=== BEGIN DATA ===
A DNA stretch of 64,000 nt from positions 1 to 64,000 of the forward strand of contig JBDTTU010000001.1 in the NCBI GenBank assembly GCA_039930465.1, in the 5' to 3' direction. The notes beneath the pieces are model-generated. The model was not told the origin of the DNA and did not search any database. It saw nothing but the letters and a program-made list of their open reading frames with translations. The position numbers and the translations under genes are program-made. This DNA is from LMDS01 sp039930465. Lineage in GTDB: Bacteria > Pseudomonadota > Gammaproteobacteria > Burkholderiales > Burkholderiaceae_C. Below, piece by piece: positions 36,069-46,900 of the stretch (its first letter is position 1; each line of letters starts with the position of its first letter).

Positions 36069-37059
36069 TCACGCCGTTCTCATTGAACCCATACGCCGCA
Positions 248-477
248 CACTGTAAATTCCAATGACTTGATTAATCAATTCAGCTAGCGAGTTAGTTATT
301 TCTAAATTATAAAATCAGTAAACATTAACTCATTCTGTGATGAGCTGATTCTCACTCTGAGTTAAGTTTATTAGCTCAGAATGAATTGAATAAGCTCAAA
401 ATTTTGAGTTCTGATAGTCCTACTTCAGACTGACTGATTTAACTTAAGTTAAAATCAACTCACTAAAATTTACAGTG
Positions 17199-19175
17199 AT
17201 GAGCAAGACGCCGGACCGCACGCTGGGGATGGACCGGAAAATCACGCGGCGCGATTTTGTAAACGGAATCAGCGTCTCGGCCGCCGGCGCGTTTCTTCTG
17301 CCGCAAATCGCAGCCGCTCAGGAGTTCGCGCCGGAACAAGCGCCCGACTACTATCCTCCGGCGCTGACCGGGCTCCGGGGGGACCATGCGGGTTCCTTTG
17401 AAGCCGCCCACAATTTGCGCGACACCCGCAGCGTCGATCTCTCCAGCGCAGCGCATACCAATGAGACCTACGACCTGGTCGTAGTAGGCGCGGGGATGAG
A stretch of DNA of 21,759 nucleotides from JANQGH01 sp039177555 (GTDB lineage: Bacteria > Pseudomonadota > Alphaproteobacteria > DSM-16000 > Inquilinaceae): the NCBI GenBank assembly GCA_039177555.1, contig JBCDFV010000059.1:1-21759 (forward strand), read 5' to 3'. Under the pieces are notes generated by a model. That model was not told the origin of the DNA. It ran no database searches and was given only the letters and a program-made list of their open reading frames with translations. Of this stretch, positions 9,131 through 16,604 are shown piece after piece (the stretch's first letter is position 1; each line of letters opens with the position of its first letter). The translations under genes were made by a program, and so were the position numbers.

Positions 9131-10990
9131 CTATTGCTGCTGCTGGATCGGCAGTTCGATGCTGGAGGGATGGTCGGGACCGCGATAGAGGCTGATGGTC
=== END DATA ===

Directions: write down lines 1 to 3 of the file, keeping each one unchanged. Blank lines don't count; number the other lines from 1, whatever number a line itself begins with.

A DNA stretch of 64,000 nt from positions 1 to 64,000 of the forward strand of contig JBDTTU010000001.1 in the NCBI GenBank assembly GCA_039930465.1, in the 5' to 3' direction. The notes beneath the pieces are model-generated. The model was not told the origin of the DNA and did not search any database. It saw nothing but the letters and a program-made list of their open reading frames with translations. The position numbers and the translations under genes are program-made. This DNA is from LMDS01 sp039930465. Lineage in GTDB: Bacteria > Pseudomonadota > Gammaproteobacteria > Burkholderiales > Burkholderiaceae_C. Below, piece by piece: positions 36,069-46,900 of the stretch (its first letter is position 1; each line of letters starts with the position of its first letter).

Positions 36069-37059
36069 TCACGCCGTTCTCATTGAACCCATACGCCGCA